McNesby v. Heenan et al

Filing 21

MEMORANDUM AND ORDER granting 15 Motion for Summary Judgment. 1. Defendants motion for summary judgment (Doc. 15) is GRANTED. The Clerk of Court is directed to enter judgment in favor of Defendants and against Plaintiff. 2. The Clerk of Court is directed to CLOSE this case. 3. Any appeal from this Order will be deemed frivolous, without probable cause and not taken in good faith.Signed by Honorable William J. Nealon on 10/5/2017 (bg)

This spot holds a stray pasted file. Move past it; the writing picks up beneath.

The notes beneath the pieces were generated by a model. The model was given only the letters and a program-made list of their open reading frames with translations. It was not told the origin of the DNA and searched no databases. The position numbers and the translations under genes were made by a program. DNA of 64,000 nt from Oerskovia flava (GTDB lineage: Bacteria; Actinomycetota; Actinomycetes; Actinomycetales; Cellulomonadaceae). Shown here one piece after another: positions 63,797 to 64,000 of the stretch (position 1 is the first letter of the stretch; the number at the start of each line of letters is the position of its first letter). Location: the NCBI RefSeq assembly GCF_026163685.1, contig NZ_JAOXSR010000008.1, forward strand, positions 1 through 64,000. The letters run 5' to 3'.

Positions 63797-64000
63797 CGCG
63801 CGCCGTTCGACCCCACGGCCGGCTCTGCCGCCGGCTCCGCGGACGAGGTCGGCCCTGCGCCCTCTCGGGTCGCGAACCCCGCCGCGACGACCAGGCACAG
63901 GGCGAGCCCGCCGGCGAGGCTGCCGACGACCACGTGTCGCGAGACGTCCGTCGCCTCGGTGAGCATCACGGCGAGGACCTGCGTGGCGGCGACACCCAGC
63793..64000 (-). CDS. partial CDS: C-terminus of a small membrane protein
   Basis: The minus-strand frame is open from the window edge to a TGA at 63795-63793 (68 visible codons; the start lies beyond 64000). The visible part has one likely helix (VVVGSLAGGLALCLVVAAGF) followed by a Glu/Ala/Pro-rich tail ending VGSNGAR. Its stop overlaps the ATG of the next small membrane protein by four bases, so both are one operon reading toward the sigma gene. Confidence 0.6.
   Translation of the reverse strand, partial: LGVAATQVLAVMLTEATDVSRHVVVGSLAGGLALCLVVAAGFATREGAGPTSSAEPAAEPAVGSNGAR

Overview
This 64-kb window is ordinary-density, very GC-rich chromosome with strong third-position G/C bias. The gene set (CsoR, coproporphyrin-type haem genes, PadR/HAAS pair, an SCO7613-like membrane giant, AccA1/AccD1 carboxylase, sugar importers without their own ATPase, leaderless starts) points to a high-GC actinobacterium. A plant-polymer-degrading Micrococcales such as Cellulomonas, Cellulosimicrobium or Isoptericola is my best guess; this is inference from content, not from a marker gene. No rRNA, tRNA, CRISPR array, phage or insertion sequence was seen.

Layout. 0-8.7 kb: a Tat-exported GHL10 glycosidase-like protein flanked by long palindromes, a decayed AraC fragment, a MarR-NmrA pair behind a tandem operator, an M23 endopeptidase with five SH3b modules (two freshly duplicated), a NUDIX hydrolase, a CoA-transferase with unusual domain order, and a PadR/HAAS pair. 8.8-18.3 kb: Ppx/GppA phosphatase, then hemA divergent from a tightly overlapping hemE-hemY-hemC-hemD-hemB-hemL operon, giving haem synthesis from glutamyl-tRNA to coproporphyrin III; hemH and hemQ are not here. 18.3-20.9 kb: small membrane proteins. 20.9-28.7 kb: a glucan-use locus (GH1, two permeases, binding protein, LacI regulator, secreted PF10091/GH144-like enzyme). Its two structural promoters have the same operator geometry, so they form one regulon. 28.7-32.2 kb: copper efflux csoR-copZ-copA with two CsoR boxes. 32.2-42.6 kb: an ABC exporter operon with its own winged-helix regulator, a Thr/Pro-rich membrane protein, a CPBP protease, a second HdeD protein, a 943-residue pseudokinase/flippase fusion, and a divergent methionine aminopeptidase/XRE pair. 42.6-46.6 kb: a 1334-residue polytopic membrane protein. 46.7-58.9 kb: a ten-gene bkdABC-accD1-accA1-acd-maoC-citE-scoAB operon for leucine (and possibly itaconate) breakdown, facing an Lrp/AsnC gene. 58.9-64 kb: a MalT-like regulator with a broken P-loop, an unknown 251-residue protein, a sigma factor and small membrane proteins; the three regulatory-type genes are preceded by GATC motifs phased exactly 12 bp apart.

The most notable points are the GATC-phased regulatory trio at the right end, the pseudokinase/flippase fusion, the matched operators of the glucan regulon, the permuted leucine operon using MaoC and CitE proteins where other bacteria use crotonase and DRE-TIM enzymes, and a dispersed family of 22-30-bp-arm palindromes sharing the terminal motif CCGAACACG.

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UNITED STATES DISTRICT COURT FOR THE MIDDLE DISTRICT OF PENNSYLVANIA DAVE McNESBY, Plaintiff v. M. Heenan, et al., Defendants : : : : : : : : : CIVIL ACTION NO. 3:CV-16-0602 (Judge Nealon) MEMORANDUM I. Background Plaintiff, an inmate confined in the Mahanoy State Correctional Institution (“SCI-Mahanoy”), Frackville, Pennsylvania, filed this civil rights action pursuant to 42 U.S.C. § 1983. (Doc. 1, complaint). He seeks compensatory and punitive damages for Defendants alleged indifference to Plaintiff’s safety, when they celled Plaintiff with inmate Michael Tyron, in violation of the Eighth Amendment. Id. The named Defendants are SCI-Mahanoy Superintendent Kerestes; SCI-Mahanoy Unit Manager Heenan; and Chief Grievance Officer Dorina Varner. Id Presently before the Court is Defendants’ motion for summary judgment. (Doc. 15). Defendants seek entitlement to judgment, inter alia, for Plaintiff’s failure to exhaust administrative remedies and for failure to establish personal involvement of Defendants, Kerestes and Varner, in any constitutional violation. (Doc. 16). For the reasons set forth below, the Defendants’ motion for summary judgment will be granted. II. Summary Judgment Federal Rule of Civil Procedure 56(c) requires the court to render summary judgment “ . . . forthwith if the pleadings, depositions, answers to interrogatories, and admissions on file, together with the affidavits, if any, show that there is no genuine issue as to any material fact and that the moving party is entitled to judgment as a matter of law.” Fed.R.Civ.P. 56(c). “[T]his standard provides that the mere existence of some alleged factual dispute between the parties will not defeat an otherwise properly supported motion for summary judgment; the requirement is that there be no genuine issue of material fact.” Anderson v. Liberty Lobby, Inc., 477 U.S. 242, 247-48 (1986) (emphasis in original). A disputed fact is “material” if proof of its existence or nonexistence would affect the outcome of the case under applicable substantive law. Anderson, 477 U.S. at 248; Gray v. York Newspapers, Inc., 957 F.2d 1070, 1078 (3d Cir. 1992). An issue of material fact is “genuine” if the evidence is such that a reasonable jury could return a verdict for the nonmoving party. Anderson, 477 U.S. at 257; Brenner v. Local 514, United Brotherhood of Carpenters and Joiners of America, 927 F.2d 1283, 1287-88 (3d Cir. 1991). 2 When determining whether there is a genuine issue of material fact, the court must view the facts and all reasonable inferences in favor of the nonmoving party. Moore v. Tartler, 986 F.2d 682 (3d Cir. 1993); Clement v. Consolidated Rail Corporation, 963 F.2d 599, 600 (3d Cir. 1992); White v. Westinghouse Electric Company, 862 F.2d 56, 59 (3d Cir. 1988). In order to avoid summary judgment, however, the nonmoving party may not rest on the unsubstantiated allegations of his or her pleadings. When the party seeking summary judgment satisfies its burden under Rule 56(c) of identifying evidence which demonstrates the absence of a genuine issue of material fact, the nonmoving party is required by Rule 56(e) to go beyond the pleadings with affidavits, depositions, answers to interrogatories or the like in order to demonstrate specific material facts which give rise to a genuine issue. Celotex Corporation v. Catrett, 477 U.S. 317, 324 (1986). The party opposing the motion “must do more than simply show that there is some metaphysical doubt as to the material facts.” Matsushita Electric Industrial Co. v. Zenith Radio, 475 U.S. 574, 586 (1986). When Rule 56(e) shifts the burden of production to the nonmoving party, that party must produce evidence to show the existence of every element essential to its case which it bears the burden of proving at trial, for “a complete failure of proof concerning an essential element of the nonmoving party’s case necessarily renders all other facts immaterial.” Celotex, 3 477 U.S. at 323. See Harter v. G.A.F. Corp., 967 F.2d 846, 851 (3d Cir. 1992). III. Statement of Facts1 The statement of undisputed facts is limited to Plaintiff’s exhaustion of administrative remedies and Defendants’ involvement therein. On August 29, 2014, Plaintiff was moved into Building C, Block A, cell 1019 in SCI-Mahanoy. (Doc. 18-4 at 2, Inmate Cell History). On October 14, 2014, Inmate Tyron, who was also incarcerated at SCIMahanoy, was placed in Building C, Block A, cell 1010 with Plaintiff. (Doc. 18-5 at 2, Inmate Cell History). Defendant Heenan made the decision to cell Tyron with Plaintiff. Doc. 18-6 at 2, Declaration of Michelle Heenan at ¶ 3). At the time Heenan placed Tyron with Plaintiff, she had no knowledge of Tyron’s history of setting fires at a prior institution. Id. Middle District of Pennsylvania Local Rules of Court provide that in addition to filing a brief in response to the moving party’s brief in support, “[t]he papers opposing a motion for summary judgment shall included a separate, short and concise statement of material facts responding to the numbered paragraphs set forth in the statement [of material facts filed by the moving party] ..., as to which it is contended that there exists a genuine issue to be tried.” See M.D. Pa. LR 56. 1. The rule further states that the statement of material facts required to be served by the moving party will be deemed to be admitted unless controverted by the statement required to be served by the opposing party. See id. Because Plaintiff has failed to file a separate statement of material facts controverting the statement filed by Defendants, all material facts set forth in Defendants’ statement (Doc. 50) will be deemed admitted. 1 4 On October 17, 2014, at 3:41 a.m., staff responded to a fire in cell 1019. (Doc. 18-7 at 2, Occurrence Description). Inmate Tyron was issued a misconduct for setting the fire. Id. Plaintiff was treated for smoke inhalation. (Doc. 18-8 at 2, Progress Notes). As of 9:00 a.m., Plaintiff was asymptomatic and discharged back to his Block. Id. Plaintiff told medical personnel that his cellie was threatening him all night prior to the fire and he then just went to sleep. Id. On October 24, 2014, Plaintiff filed Grievance No. 533269, complaining that his inmate suffers from mental problems and is putting his life in danger. (Doc. 18-2 at 2, Grievance No. 533269). There is no specific Defendant named in Plaintiff’s grievance as being directly involved in the complained of event. Id. Plaintiff requested the following for relief: 1. 2. 3. 4. Z Code due to the trauma from this incident. Bottom bunk status, due to me being on top bunk when Mr. Tyron lit the bottom bunk on fire. I would like to file charges against Mr. Tyron for endangering my life and well being, causing severe emotional distress and problems. Compensatory, punitive and nominal damages due to my mental health state and physical damage done. I’m now suffering from extreme anxiety, depression, breathing problems and PTSD symptoms. Id. On October 27, 2014, Plaintiff’s grievance was received by Grievance Coordinator Jane Hinman. Id. On November 16, 2014, Acting Unit Manager Heenan denied Plaintiff’s 5 grievance with the following: Inmate McNesby, you are grieving the fact that your former cellmate (Tyron KV1063) was unpredictable and you submitted two cell agreements that were never acknowledged. You also claim that your former cellmate started making threatening comments and said that he told the Lieutenant and Sergeant he would hurt himself or someone else if they didn’t believe him. You then claim he showed you paperwork from SCI-Frackville where he lit a cell on fire. According to the inmate Handbook page 10 letter B. Cell Assignments - “Upon initial reception into the DOC and after transfer to other facilities, you will be evaluated for your cell assignment. Cell assignments will be based on the staff’s evaluation of your previous behavior in a facility. Cell assignments will not be made based solely on race. It is your responsibility to inform the staff of any preferences you have about your cell assignment. A preference filed by you will be assessed by staff but not necessarily granted.” In speaking with myself and Major Damore, you stated you felt threatened by your cellmate’s comments, and DOC staff should have known you were in danger. However, between 15:30 pm and 3:30 am you had the opportunity to hit your cell button to alert the block CO that there were issues, and during that time frame, there were four scheduled counts, in which the CO walked and stopped at your cell door. You at no time told staff during that time frame that you felt threatened or that you were in danger. In conclusion, I find this grievance to be without merit and is therefore denied. (Doc. 18-2 at 4, Initial Review Response). On November 16, 2014, Plaintiff appealed the denial of Grievance No. 533269 to the Facility Manager. (Doc. 18-2 at 5, Appeal). Plaintiff’s appeal contained no reference to any specific individual as being directly involved in the 6 complained of event. Id. By Response dated December 1, 2014, the Facility Manager upheld the initial response, stating that “[my] review of these documents indicates that Ms. Heenan has properly researched your issues and has provided you with an appropriate response.” (Doc. 18-2 at 7, Facility Manager’s Appeal Response). On December 12, 2014, Plaintiff filed an appeal to final review, (Doc. 18-2 at 8, Inmate Appeal to Final Review), which was denied on January 30, 2015, with the following response: You state that on 10/16/2014 your cellmate made a scene during TC in which the officers had to lock the block down. You state that your cellmate was making threats to everyone and using profanities. You state that after staff spoke to him you were told to lock in. You state that you felt threatened by what your cellmate was telling you and the next morning you woke up to your cell being filled with smoke due to your cellmate starting a fire. Your concerns have been reviewed. Review of the initial review response indicates that it adequately addressed your concerns. Records reflect that you did not advise staff that you felt threatened or were in danger. Therefore, your grievance appeal to this office is denied as well as your requested relief. (Doc. 18-2 at 10, Final Appeal Decision). IV. Discussion A. Exhaustion The Prison Litigation Reform Act requires that inmates exhaust the 7 administrative remedies that are available to them prior to bringing suit in federal court. 42 U.S.C. § 1997e(a). Specifically, the PLRA provides that “[n]o action shall be brought with respect to prison conditions under section 1979 of the Revised Statutes of the United States (42 U.S.C. § 1983) or any other federal law, by a prisoner confined in any jail, prison, or other correctional facility until such administrative remedies as are available have been exhausted.” Id. The United States Supreme Court has repeatedly confirmed that “[t]here is no question that exhaustion is mandatory under the PLRA.” Ross v. Blake, ––– U.S. ––––, 136 S.Ct. 1850, 1856, 195 L.Ed.2d 117 (2016), quoting Woodford v. Ngo, 548 U.S. 81, 85 (2006), accord Jones v. Bock, 549 U.S. 199, 211 (2007). “And that mandatory language means a court may not excuse a failure to exhaust, even to take [ ] [special] circumstances into account.” Ross at 1856. Because the PLRA is a statutory exhaustion provision, “Congress sets the rules—and courts have a role in creating exceptions only if Congress wants them to. For that reason mandatory exhaustion statutes like the PLRA establish mandatory exhaustion regimes, foreclosing judicial discretion.” Id. at 1857. Accordingly, exhaustion is required regardless of the availability of the requested relief, and regardless of the nature of the underlying claim, whether it arises from excessive force, or a violation of the constitution. Id., citing, Booth v. Churner, 8 532 U.S. 731, 741 (2001); Porter v. Nussle, 534 U.S. 516, 520 (2002); Woodford, 548 U.S. at 91. Additionally, exhaustion must be “proper,” which “demands compliance with an agency’s deadlines and other critical procedural rules.” Woodford, at 90. This serves to protect “administrative agency authority” over the matter, giving an agency “an opportunity to correct its own mistakes ... before it is haled into federal court,” and “discourages ‘disregard of [the agency’s] procedures.” Id. at 89, quoting McCarthy v. Madigan, 503 U.S. 140, 145 (1992). The Pennsylvania Department of Corrections’ administrative remedies for inmate grievances are provided for in Department of Corrections Administrative Directive 804. See, DOC Policies, DC-ADM 804, Inmate Grievance System Policy (“DC-ADM 804"). This policy establishes the Consolidated Inmate Grievance Review System, through which inmates can seek to resolve issues relating to their incarceration. Id. The first step in the inmate grievance process is initial review. Id. Grievances must be submitted for initial review within 15 working days after the event upon which the grievance is based. Id. After initial review, the inmate may appeal to the superintendent of their institution. Id. Upon completion of the initial review and the appeal from the initial review, an inmate may seek final review. Id. 9 Importantly, the policy specifically requires that the grievant specifically name the individuals involved in the events complained about: 12. The text of the grievance must be legible, understandable, and presented in a courteous manner. The inmate must include a statement of facts relevant to the claim. **** b. The inmate shall identify individuals directly involved in the event(s). Id. The record before this Court reveals that Plaintiff exhausted to final review, a grievance pertaining to his cellmate threatening him and endangering his life. However, at no time does Plaintiff identify any of the named Defendants within his grievance or subsequent appeals. “[I]n the absence of any justifiable excuse, a Pennsylvania inmate’s failure to properly identify a defendant constitute[s] a failure to properly exhaust his administrative remedies under the PLRA.” Williams v. Commonwealth, 146 F. App’x 554, 557 (3d Cir. 2005). Where, as here, the provisions of a grievance process expressly require the identification of named defendants, the Court of Appeals for the Third Circuit has found procedural default in an inmate’s failure to comply as instructed. See, e.g., Rosa-Diaz v. Dow, 683 Fed.App’x. 103, 105–06 (3d Cir. 2017) (inmate procedurally defaulted on claim where grievance policy 10 required identification of defendants, and inmate failed to name particular defendant in grievance related to assault); Watts v. Herbik, 364 Fed.App’x. 723 (3d Cir. 2010) (finding that Watts’ failure to mention Tretinik in his administrative grievance and did not place him on notice of alleged wrongdoing, Watts procedurally defaulted all claims against him). In Spruill v. Gillis, 372 F.3d 218, 230 (3d Cir. 2004), our Court of Appeals held that congressional policy objectives were best served by interpreting the statutory “exhaustion requirement to include a procedural default component.” The court further ruled that procedural default under § 1997e(a) is governed by the applicable prison grievance system, provided that the “prison grievance system’s procedural requirements [are] not imposed in a way that offends the Federal Constitution or the federal policy embodied in § 1997e(a).” Id. at 231, 232. As explained in Spruill, “[t]he purpose of the regulation here is to put the prison officials on notice of the persons claimed to be guilty of wrongdoing.” Spruill, 372 F.3d at 234. The current version of DC-ADM 804 is even more compelling given the inclusion of the phrase “shall identify.” In this case, while Plaintiff presented and pursued a grievance which made complaints about his cellmate, and Plaintiff’s concern for his safety, he failed to ever identify any individual that was directly involved with the assigning of inmate 11 Tyron to his cell. McNesby offers no explanation as to why he did not name Defendant Heenan in his grievance. Thus, he has sustained a procedural default. In Spruill, the Third Circuit found that a procedural default component to the exhaustion requirement served the following congressional objectives: “(1) to return control of the inmate grievance process to prison administrators; (2) to encourage development of administrative record, and perhaps settlements, within the inmate grievance process; and (3) to reduce the burden on the federal courts by erecting barriers to frivolous prisoner lawsuits.” 372 F.3d at 230. In Pusey v. Belanger, No. Civ. 02-351, 2004 WL 2075472 at *2-3 (D. Del. Sept. 14, 2004), the court applied Spruill to dismiss an inmate’s action for failure to timely pursue an administrative remedy over the inmate’s objection that he did not believe the administrative remedy program operating in Delaware covered his grievance. In Berry v. Kerik, 366 F.3d 85, 86-88 (2d Cir. 2004), the court affirmed the dismissal of an inmate’s action with prejudice where the inmate had failed to offer appropriate justification for the failure to timely pursue administrative grievances. In Ross v. County of Bernalillo, 365 F.3d 1181, 1186 (10th Cir. 2004), the court embraced the holding in Pozo, stating that “[a] prison procedure that is procedurally barred and thus is unavailable to a prisoner is not thereby considered exhausted.” These precedents support this Court’s decision to grant summary 12 judgment, as a matter of law, in favor of Defendant Heenan. B. Personal Involvement In a § 1983 civil rights action, the Plaintiff must prove the following two essential elements: (1) that the conduct complained of was committed by a person acting under color of state law; and that the conduct complained of deprived the Plaintiff of rights, privileges or immunities secured by the law or the Constitution of the United States. Parratt v. Taylor, 451 U.S. 527 (1981); Kost v. Kozakiewicz, 1 F.3d 176, 184 (3d Cir.1993); Beattie v. Dept. of Corrections SCI–Mahanoy, 2009 WL 533051, *3 (M.D. Pa.). Further, Section 1983 is not a source of substantive rights. Rather, it is a means to redress violations of federal law by state actors. Gonzaga Univ. v. Doe, 536 U.S. 273, 284–85 (2002). Moreover, it is well established that personal liability in a civil rights action cannot be imposed upon an official based on a theory of respondeat superior. See, e.g., Rizzo v. Goode, 423 U.S. 362 (1976); Hampton v. Holmesburg Prison Officials, 1546 F.2d 1077, 1082 (3d Cir.1976); Parratt, supra. The doctrine of respondeat superior does not apply to constitutional claims. See Ashcroft v. Iqbal, 556 U.S. 662, (2009) (“Government officials may not be held liable for unconstitutional conduct of their subordinates under a theory of respondeat superior.” ); see also Evancho v. Fisher, 423 F.3d 347, 353 (3d Cir.2005) (claims brought under 42 U.S.C. § 1983 cannot be premised on a theory of respondeat superior ) (citing Rode v. Dellarciprete, 845 F.2d 1195, 1207 (3d Cir.1988)). Rather, each named defendant must be shown, via the complaint’s allegations, to have been personally involved in the events underlying a claim. Iqbal, 556 U.S. at 675 (“[A] plaintiff must plead that each Government-official defendant, through the official’s own individual actions, has violated the Constitution.”). As the Court stated in Rode v. Dellarciprete, 845 F.2d 1195, 1207 (3d Cir.1998): A defendant in a civil rights action must have personal involvement in the alleged wrongs.... [P]ersonal involvement can be shown through allegations of personal direction or of actual knowledge and acquiescence. Allegations of participation or actual knowledge and acquiescence, however, must be made with appropriate particularity. (Citations omitted). See also Beattie v. Dept. of Corrections SCI–Mahanoy, 2009 WL 533051, *3 (“a prerequisite for a viable civil rights claim is that a Defendant directed, or knew of and acquiesced in, the deprivation of a Plaintiff’s constitutional rights.”), citing Rode, supra. Finally, a prison official’s response or lack thereof to an inmate’s Administrative remedies is not sufficient alone to hold the official liable in a civil rights action. Glenn v. Delbalso, 599 Fed.App’x. 457 (3d Cir. 2015)(access to prison grievance procedures is not a constitutionally-mandated right, and allegations of improprieties in the handling of grievances do not state a cognizable claim under § 1983); Mincy v. Chmielsewski, 506 Fed. App’x. 99 (3d Cir. 2013)(an officer’s review of, or failure to investigate, an inmate’s grievances generally does not satisfy the requisite personal involvement); Brooks v. Beard, 167 Fed. App’x. 923 (3d Cir. 2006)(holding that although the complaint alleges that Appellees responded inappropriately to Brook’s later-filed grievances about his medical treatment, these allegations do not establish Appellees’ involvement in the treatment itself). It is apparent from Plaintiff’s allegations that the only roles of Defendants Kerestes and Varner, were connected to the filing of Plaintiff’s grievance and subsequent appeals. However, such claims that these Defendants violated his constitutional rights regarding their handling of his grievance, fails as a matter of law, and these Defendants are entitled to dismissal. Thus, Defendants Kerestes and Varner are entitled to summary judgment as a matter of law. IV. Conclusion Defendants’ motion for summary judgment is granted. An appropriate order will follow. Dated: October 5, 2017 /s/ William J. Nealon United States District Judge UNITED STATES DISTRICT COURT FOR THE MIDDLE DISTRICT OF PENNSYLVANIA DAVE McNESBY, Plaintiff v. M. Heenan, et al., Defendants : : : : : : : : : CIVIL ACTION NO. 3:CV-16-0602 (Judge Nealon) ORDER AND NOW, THIS 5th DAY OF OCTOBER, 2017, for the reasons set forth in the Memorandum of this date, IT IS HEREBY ORDERED THAT: 1. Defendants’ motion for summary judgment (Doc. 15) is GRANTED. The Clerk of Court is directed to enter judgment in favor of Defendants and against Plaintiff. 2. The Clerk of Court is directed to CLOSE this case. 3. Any appeal from this Order will be deemed frivolous, without probable cause and not taken in good faith. /s/ William J. Nealon United States District Judge